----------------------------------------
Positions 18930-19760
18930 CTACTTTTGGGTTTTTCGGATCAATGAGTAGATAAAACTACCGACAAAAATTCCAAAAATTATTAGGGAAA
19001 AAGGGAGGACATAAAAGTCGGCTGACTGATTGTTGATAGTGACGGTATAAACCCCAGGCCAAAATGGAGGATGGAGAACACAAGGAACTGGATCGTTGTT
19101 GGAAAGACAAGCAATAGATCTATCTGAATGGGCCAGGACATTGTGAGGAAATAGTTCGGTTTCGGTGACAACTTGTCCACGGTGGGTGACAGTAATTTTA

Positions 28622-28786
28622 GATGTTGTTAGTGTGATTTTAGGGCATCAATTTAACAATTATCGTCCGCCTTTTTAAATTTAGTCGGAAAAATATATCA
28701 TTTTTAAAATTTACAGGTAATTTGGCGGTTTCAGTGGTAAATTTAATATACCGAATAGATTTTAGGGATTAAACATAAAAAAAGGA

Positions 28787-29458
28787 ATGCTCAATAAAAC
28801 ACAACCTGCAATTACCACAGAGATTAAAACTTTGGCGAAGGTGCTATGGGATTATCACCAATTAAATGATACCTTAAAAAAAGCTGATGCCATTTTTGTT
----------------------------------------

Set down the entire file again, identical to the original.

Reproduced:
Positions 18930-19760
18930 CTACTTTTGGGTTTTTCGGATCAATGAGTAGATAAAACTACCGACAAAAATTCCAAAAATTATTAGGGAAA
19001 AAGGGAGGACATAAAAGTCGGCTGACTGATTGTTGATAGTGACGGTATAAACCCCAGGCCAAAATGGAGGATGGAGAACACAAGGAACTGGATCGTTGTT
19101 GGAAAGACAAGCAATAGATCTATCTGAATGGGCCAGGACATTGTGAGGAAATAGTTCGGTTTCGGTGACAACTTGTCCACGGTGGGTGACAGTAATTTTA

Positions 28622-28786
28622 GATGTTGTTAGTGTGATTTTAGGGCATCAATTTAACAATTATCGTCCGCCTTTTTAAATTTAGTCGGAAAAATATATCA
28701 TTTTTAAAATTTACAGGTAATTTGGCGGTTTCAGTGGTAAATTTAATATACCGAATAGATTTTAGGGATTAAACATAAAAAAAGGA

Positions 28787-29458
28787 ATGCTCAATAAAAC
28801 ACAACCTGCAATTACCACAGAGATTAAAACTTTGGCGAAGGTGCTATGGGATTATCACCAATTAAATGATACCTTAAAAAAAGCTGATGCCATTTTTGTT